Photo by A1C Holden Faul.
It may seem odd—even paradoxical— to imagine a Buddhist chaplain, dedicated to relieving suffering and promoting peace, in the U. S. military. “I’m actually the first Buddhist chaplain in the entire Air Force,” explains Naropa graduate Brett Campbell. Admittedly, it’s also a difficult position to navigate, but Campbell is thriving, and so are his fellow Airmen, with his peaceful advice and leadership.
However, it wasn’t an easy trip to get there, by any means. “The application process is usually like six to eight months, and I had to do that three different times,” he says. “It took a lot of patience. It started when I got into Naropa in the Master of Divinity (MDiv) program, which was when I joined the Navy’s Chaplain candidate program. I actually wanted to join the Air Force as a Buddhist chaplain initially, but they said they didn’t need any when I called.”
After going through their chaplain candidate program, and after finishing a Clinical Pastoral Education (CPE) residency at Swedish Hospital in Denver, he was told to officially apply for either the Navy reserves or active duty. He applied to the Navy reserves, and—in a surprise move—the Navy turned him down. “I came to a place where I found myself always asking ‘Do I really, really want to be in the military? Is where I’m headed the right path?’ After nearly a year of thinking on it,” he explains, “I decided to give the Air Force one more try—and they accepted me. I was officially commissioned into the Air Force last September.”
The question of that huge contradiction between Buddhism and the nature of the military often comes up in conversation. “It’s a great question—and one I’ve had to struggle with in the past. First, I have to point out that, as a chaplain in the military, I’m a non-combatant,” he explains. “I can’t carry a weapon—at all, ever. In fact, if I’m seen carrying a weapon, I could be kicked out of the service. It’s part of the Geneva Convention.” This fact points to one place the contradiction might break down a little: the truth is that the military isn’t only about combat. The military, of course, also supports local communities in many other capacities too, from emergency relief and rescue to reconstruction.
Campbell, as a Buddhist, is in the military because he’s specifically committed to help relieve suffering, as all Buddhists are. “I support the Air Force mission by helping Airmen stay spiritually resilient. If that means that I am bringing negative karma my way, so be it,” he says. “I will gladly accept that karmic debt for the opportunity to help these Airmen stay spiritually and psychologically healthy.”
“My intention is to keep these airmen healthy so that the Air Force as a system functions on a healthier level, which in turn might relieve suffering all around,” he explains. “So that, when they leave the military, they can function positively in society and also be happy and healthy on a personal level.”
“Obviously, as a Buddhist practitioner, I need to choose my profession wisely,” says Campbell, “but I won’t deny support to anybody, even if that person’s actions are causing suffering.” Much of Campbell’s time is focused on counseling— one-on-one counseling, couples’ counseling, and more—but he always finds that he can apply Buddhist concepts to his patients’ needs. As one might expect, it’s difficult to accurately figure out how to use those ideas consistently, in a language that fits the military environment, but that’s a challenge he plans to be tackling constantly, as he continues to do this work.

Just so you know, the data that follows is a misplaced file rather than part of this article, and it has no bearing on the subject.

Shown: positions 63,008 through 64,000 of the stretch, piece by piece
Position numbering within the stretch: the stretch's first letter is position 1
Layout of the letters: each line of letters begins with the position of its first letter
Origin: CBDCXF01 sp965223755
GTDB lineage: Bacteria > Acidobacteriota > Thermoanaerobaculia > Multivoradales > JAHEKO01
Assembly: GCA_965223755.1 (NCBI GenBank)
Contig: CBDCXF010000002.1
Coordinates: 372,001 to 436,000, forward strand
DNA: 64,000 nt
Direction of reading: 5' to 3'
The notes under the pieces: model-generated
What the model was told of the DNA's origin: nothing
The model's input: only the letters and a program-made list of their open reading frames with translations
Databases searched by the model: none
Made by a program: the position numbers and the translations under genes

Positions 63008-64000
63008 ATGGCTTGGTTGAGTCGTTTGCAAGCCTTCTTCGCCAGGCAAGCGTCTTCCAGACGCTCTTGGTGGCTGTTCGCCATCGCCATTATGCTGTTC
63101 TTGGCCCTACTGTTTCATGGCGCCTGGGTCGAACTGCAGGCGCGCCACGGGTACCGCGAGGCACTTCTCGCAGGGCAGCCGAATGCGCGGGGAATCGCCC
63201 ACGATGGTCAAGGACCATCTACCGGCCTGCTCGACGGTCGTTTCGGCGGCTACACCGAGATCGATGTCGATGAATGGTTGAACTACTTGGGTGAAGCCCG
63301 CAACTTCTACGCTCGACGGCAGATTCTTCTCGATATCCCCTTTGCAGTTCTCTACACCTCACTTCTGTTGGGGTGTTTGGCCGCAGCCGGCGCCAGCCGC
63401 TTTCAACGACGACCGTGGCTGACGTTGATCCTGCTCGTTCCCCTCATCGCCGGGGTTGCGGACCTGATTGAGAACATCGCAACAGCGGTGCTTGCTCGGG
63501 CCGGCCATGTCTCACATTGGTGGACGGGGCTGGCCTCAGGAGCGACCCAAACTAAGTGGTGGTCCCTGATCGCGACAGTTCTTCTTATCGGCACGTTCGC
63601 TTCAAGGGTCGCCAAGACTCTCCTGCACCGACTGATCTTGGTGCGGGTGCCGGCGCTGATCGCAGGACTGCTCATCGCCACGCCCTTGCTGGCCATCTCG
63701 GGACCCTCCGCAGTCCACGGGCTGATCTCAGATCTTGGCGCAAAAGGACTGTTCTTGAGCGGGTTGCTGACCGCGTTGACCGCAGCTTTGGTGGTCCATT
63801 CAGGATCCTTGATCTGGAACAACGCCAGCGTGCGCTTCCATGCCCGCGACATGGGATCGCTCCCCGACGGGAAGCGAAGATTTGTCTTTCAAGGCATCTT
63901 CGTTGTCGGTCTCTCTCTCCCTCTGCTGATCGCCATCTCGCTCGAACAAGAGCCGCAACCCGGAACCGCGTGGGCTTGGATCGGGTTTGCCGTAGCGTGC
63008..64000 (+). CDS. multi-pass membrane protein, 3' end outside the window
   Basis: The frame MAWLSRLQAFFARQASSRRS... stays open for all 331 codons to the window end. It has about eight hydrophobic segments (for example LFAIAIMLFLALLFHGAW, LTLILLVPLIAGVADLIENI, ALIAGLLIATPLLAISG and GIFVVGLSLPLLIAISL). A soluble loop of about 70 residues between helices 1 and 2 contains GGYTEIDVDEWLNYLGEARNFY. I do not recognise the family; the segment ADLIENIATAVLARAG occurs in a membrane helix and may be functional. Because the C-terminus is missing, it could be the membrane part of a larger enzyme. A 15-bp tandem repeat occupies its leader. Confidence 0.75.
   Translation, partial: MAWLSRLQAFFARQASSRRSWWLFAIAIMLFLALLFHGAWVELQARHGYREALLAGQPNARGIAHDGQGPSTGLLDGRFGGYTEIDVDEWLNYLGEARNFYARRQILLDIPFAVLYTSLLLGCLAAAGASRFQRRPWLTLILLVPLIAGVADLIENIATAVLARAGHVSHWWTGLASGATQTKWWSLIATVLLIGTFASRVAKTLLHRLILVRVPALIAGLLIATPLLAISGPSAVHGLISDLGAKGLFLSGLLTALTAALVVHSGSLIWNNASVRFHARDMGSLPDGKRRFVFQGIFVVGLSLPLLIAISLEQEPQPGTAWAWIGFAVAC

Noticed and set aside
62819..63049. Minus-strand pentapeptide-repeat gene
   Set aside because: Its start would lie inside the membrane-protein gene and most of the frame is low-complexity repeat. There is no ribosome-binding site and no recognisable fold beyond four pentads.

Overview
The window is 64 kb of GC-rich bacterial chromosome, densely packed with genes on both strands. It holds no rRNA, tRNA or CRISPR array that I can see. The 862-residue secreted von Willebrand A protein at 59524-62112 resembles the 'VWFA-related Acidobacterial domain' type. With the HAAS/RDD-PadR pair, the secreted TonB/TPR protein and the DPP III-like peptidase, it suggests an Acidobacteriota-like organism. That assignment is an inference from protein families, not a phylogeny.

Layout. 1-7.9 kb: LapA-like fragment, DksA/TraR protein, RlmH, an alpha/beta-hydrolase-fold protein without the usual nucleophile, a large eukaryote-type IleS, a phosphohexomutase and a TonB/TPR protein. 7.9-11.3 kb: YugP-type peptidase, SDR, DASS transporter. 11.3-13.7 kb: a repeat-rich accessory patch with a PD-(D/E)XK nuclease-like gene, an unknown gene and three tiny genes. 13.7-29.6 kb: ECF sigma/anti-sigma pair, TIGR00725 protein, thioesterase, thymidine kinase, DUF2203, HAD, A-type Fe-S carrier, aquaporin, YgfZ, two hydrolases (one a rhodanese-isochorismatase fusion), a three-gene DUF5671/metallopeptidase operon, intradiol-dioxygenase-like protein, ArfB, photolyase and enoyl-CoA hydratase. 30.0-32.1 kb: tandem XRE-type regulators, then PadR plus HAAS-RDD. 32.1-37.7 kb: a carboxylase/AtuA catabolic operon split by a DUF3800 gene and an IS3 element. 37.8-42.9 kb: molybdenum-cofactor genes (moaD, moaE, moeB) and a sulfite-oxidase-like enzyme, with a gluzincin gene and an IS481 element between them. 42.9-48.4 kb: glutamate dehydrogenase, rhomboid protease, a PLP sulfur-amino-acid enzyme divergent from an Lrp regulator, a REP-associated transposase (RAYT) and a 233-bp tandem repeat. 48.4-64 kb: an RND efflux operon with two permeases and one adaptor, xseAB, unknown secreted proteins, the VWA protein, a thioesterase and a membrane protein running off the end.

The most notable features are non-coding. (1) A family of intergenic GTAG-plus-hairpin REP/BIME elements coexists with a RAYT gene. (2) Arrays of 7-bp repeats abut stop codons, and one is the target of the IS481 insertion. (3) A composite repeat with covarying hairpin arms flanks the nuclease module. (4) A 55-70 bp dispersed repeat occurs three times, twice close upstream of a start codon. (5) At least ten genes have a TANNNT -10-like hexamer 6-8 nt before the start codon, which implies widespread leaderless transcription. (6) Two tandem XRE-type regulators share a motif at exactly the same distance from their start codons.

In his first eight weeks on assignment at Aurora’s Buckley Air Force Base, Campbell has instituted Monday, Wednesday, and Friday drop-in sessions—completely voluntary and open to all service members. He’s also started a weekly Buddhist meeting that centers on meditation, a dharma talk, and discussion about Buddhist concepts.
“The drop-in sessions are a kind of ‘mindfulness for stress-reduction’ course,” he says. “It’s an hour they can take at lunch. It was kind of my first attempt to get a feel for what people in this environment understand about mindfulness.” So far, the classes have been pretty well-attended, though he admits it’s been difficult to find people who are willing to give up their lunch to meditate, or to relax. “Ultimately, my goal is to develop a four- or five-week program that I can actually take to all the units and teach them where they’re at, instead of making them come to me.”
Recently, he invited one of his friends—also a Naropa graduate, and a Tibetan Buddhist monk— to come to Buckley and teach. He flew over from Tibet and taught at one of the Buddhist group meetings. “That was really cool. We definitely had a bigger crowd for that class,” he says. “What I’d really like to do with that group is invite teachers from different Buddhist traditions to come and introduce their specific style of Buddhism. That way, maybe people can get a feel of all the different types of Buddhism, and find something they might relate to a little more easily.”
Campbell is a stellar example of the power of a Naropa education. “My Naropa experience really taught me to be aware of my inner workings, how I relate to the world, and the idea of each person’s basic goodness,” he explains. “The more I put those ideas into practice in my everyday life, and the deeper my understanding of them becomes, the more I realize that I have to approach this world from a place of true compassion, with a deep belief in that basic goodness.”
“We see how polarized things are, and I think Naropa really taught me that, while I can have specific ideas about how I think the world should work,” he continues, “I can’t ignore or demonize one or another group just because we disagree. I believe this idea is really important, and I think that Naropa is at the forefront of spreading it—as it should be.”